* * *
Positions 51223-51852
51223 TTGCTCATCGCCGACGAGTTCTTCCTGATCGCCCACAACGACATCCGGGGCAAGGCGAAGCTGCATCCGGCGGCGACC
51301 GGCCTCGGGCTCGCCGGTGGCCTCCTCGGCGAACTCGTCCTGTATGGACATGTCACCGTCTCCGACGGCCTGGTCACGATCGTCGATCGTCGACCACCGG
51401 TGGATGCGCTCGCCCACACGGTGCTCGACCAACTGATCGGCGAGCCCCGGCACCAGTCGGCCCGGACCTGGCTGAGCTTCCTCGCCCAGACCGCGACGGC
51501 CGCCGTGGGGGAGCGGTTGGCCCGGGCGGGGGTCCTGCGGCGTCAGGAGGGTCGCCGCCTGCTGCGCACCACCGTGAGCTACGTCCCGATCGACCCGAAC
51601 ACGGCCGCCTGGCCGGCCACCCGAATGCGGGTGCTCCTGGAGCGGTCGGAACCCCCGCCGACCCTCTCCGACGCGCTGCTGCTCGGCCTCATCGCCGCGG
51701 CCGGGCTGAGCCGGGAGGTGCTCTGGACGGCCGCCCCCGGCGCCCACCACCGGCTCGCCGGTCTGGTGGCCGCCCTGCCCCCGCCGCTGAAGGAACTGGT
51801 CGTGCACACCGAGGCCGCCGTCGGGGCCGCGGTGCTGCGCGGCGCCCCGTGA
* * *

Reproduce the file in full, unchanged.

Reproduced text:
Positions 51223-51852
51223 TTGCTCATCGCCGACGAGTTCTTCCTGATCGCCCACAACGACATCCGGGGCAAGGCGAAGCTGCATCCGGCGGCGACC
51301 GGCCTCGGGCTCGCCGGTGGCCTCCTCGGCGAACTCGTCCTGTATGGACATGTCACCGTCTCCGACGGCCTGGTCACGATCGTCGATCGTCGACCACCGG
51401 TGGATGCGCTCGCCCACACGGTGCTCGACCAACTGATCGGCGAGCCCCGGCACCAGTCGGCCCGGACCTGGCTGAGCTTCCTCGCCCAGACCGCGACGGC
51501 CGCCGTGGGGGAGCGGTTGGCCCGGGCGGGGGTCCTGCGGCGTCAGGAGGGTCGCCGCCTGCTGCGCACCACCGTGAGCTACGTCCCGATCGACCCGAAC
51601 ACGGCCGCCTGGCCGGCCACCCGAATGCGGGTGCTCCTGGAGCGGTCGGAACCCCCGCCGACCCTCTCCGACGCGCTGCTGCTCGGCCTCATCGCCGCGG
51701 CCGGGCTGAGCCGGGAGGTGCTCTGGACGGCCGCCCCCGGCGCCCACCACCGGCTCGCCGGTCTGGTGGCCGCCCTGCCCCCGCCGCTGAAGGAACTGGT
51801 CGTGCACACCGAGGCCGCCGTCGGGGCCGCGGTGCTGCGCGGCGCCCCGTGA